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Minos’s Palace extends over a considerable surface. It took us more than half a day to visit the site. The palace presents itself as a series of chambers, all oriented toward the interior, the megaron, which stands as the main principle of Minoan architecture. Around the main megaron, paved with stone tiles, there are numerous representation rooms, the Throne Room being among the best preserved. The stone flooring was once painted in red, benches were placed along the walls, and in the very middle the famous limestone throne sat with a painting above depicting griffins that stood to protect the king. The imposing stairs with white steps and red columns narrowing toward the base, the Hall of the Double Axes (its name given by the frequent representations of the weapon on the stone blocks), the Queen’s Megaron, the white tile paved floors, the many multicolored frescoes, all seem to convince us that life still flows within these walls. The pottery workshops, stone processing, and storage rooms were found in the north-west wing. Outside the palace lie the ruins of the theater with the oldest stage in Europe, where representations of a both cultural and secular nature were once held.
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The palace was repeatedly destroyed by earthquakes and underwent a series of reconstructions that ultimately led to the chambers being disposed like a labyrinth, reaching perfection between 1800 and 1400 BC. General knowledge of palatial architecture remains incomplete due to the advanced stage of decay in which the buildings were found, preserving only the basement and ground floor which cannot offer a clear image of how the upstairs apartments looked like. The architectural ensemble was imposing not only through its beauty, but also thanks to its functionality and care for hygiene. There were bathrooms, sewage system, toilets, skylights, unique architectural features in the Ancient Orient. With the fall of the Minoan civilization it wasn’t until the Roman palaces and villas that the same degree of comfort was once again matched. No walls or any kind of fortifications were built around the Minoan palace, as opposed to continental Greece where sovereigns were protected by cyclopean fortresses. It seems as if a millennial peace reigned over Crete up until the catastrophe around 1450, when the Minoan palaces were destroyed and never rebuilt again.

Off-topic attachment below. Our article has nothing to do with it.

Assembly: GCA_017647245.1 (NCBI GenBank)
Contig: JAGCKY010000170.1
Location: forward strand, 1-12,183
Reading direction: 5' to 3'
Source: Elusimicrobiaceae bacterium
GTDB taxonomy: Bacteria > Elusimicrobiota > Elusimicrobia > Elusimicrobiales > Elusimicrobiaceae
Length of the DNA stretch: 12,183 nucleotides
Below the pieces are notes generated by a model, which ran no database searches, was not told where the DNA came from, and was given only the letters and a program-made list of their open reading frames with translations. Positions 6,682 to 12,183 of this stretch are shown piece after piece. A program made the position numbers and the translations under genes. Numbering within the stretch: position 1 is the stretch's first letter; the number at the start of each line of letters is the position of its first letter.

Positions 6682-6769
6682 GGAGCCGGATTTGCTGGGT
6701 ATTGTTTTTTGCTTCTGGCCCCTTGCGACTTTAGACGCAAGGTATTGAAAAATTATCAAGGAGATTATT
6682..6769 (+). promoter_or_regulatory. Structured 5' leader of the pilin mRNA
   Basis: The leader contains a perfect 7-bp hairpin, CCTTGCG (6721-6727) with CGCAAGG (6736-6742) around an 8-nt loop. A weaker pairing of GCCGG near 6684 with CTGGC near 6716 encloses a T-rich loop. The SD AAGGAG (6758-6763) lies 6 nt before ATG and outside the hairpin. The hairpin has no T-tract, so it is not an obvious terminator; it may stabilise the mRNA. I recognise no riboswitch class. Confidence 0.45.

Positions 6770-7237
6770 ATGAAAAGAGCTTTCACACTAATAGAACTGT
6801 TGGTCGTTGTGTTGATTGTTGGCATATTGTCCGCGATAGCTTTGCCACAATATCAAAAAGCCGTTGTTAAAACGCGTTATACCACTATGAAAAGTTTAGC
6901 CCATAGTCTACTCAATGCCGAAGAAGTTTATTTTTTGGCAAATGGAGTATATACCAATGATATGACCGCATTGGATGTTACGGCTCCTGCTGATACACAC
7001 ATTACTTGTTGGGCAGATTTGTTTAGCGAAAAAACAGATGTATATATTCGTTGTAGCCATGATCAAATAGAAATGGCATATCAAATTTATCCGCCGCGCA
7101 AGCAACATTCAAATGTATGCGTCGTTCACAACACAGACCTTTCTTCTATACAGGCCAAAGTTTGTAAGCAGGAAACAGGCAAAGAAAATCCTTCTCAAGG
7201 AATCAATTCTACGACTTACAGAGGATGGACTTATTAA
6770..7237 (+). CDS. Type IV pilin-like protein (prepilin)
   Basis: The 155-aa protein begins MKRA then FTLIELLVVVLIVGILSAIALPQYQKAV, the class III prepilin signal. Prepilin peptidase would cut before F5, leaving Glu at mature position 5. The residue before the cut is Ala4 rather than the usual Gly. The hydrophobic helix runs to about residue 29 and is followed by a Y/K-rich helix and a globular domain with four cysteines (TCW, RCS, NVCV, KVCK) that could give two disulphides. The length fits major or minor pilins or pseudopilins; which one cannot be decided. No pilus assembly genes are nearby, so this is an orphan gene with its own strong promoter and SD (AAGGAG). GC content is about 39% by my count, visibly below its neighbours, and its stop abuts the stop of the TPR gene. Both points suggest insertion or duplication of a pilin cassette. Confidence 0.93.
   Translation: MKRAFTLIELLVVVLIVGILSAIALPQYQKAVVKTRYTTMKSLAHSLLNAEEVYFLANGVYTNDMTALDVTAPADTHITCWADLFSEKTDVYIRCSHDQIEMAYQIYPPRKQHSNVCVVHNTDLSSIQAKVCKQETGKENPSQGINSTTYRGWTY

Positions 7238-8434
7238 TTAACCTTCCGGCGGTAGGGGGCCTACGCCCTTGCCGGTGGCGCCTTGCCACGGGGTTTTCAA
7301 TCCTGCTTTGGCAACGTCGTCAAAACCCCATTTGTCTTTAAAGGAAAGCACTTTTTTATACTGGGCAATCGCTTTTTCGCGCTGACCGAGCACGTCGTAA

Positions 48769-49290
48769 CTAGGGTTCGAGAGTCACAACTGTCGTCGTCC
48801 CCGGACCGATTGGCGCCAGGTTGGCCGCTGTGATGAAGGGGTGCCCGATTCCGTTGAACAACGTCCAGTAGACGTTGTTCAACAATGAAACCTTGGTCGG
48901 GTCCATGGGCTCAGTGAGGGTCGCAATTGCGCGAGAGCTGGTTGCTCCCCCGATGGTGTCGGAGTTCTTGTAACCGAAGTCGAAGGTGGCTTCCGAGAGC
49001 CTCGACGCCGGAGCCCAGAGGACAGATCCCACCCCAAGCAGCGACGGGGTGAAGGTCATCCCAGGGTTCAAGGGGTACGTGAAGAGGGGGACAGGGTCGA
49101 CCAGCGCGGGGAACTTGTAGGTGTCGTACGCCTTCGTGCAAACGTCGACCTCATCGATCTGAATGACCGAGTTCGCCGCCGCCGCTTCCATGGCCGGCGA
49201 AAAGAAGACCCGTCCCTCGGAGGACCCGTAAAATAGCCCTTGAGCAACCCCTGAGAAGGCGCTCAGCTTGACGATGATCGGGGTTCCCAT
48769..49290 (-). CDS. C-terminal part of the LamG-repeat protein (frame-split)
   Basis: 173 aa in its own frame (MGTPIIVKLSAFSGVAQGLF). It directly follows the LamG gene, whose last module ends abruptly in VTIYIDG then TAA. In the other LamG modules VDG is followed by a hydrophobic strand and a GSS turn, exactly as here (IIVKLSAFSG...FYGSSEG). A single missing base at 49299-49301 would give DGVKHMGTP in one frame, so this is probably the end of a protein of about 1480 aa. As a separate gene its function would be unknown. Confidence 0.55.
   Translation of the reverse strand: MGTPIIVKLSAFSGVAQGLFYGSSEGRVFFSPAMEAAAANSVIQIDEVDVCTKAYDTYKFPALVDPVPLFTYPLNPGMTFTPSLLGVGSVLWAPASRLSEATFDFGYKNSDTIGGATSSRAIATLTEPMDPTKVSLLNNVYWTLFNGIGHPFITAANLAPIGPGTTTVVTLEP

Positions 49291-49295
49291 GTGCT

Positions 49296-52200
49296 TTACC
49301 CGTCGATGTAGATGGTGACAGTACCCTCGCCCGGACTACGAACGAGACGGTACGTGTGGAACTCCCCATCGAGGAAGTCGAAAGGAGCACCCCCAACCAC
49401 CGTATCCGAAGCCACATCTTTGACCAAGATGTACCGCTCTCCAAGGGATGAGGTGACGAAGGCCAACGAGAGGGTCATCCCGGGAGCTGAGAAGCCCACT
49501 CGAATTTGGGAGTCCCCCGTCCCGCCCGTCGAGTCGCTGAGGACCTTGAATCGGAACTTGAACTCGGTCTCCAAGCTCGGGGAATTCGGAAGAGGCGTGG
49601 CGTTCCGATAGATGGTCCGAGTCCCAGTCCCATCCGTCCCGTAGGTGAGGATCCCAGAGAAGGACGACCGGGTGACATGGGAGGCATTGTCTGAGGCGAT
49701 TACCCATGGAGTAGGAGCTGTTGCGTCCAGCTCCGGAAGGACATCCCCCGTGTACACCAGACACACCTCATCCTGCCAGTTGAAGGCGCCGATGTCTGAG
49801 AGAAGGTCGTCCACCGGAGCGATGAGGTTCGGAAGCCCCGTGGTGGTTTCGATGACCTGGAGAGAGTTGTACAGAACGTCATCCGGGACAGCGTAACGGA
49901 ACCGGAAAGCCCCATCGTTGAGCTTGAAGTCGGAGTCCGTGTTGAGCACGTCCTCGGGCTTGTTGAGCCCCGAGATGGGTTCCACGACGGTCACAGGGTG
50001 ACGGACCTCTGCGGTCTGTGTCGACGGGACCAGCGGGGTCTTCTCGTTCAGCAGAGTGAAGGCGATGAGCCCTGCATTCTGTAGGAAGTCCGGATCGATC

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The Minoan culture is renowned for its colorful and elaborate fresco portraits. The paintings depict a surprisingly non-military society. Mural paintings and finery do not celebrate the war, but present scenes of women and men engaged in peaceful activities like fishing and gardening, and the frescoes portray athletics competitions like bull leaping, a Minoan ritual in which the youngsters perform acrobatics on bulls. It was at Knossos that Evans discovered the Bull-Leaping Fresco, depicting a scene that seems ripped off the stage of a circus carnival. Researchers found traces of the mythical bull everywhere. Bull leapers were carved in ivory and stone bowls were found shaped like the skull of a bull with golden horns. The Fresco of the Lily Prince is the most valuable of all paintings found at Knossos and is believed to portray king Minos himself.
Minoan Crete is the legendary realm of absolute beauty, harmony, and refinement. It was one of human civilization’s greatest adventures, and despite its short and puzzling existence, it remains a glimmer of hope in humanity’s agitated past.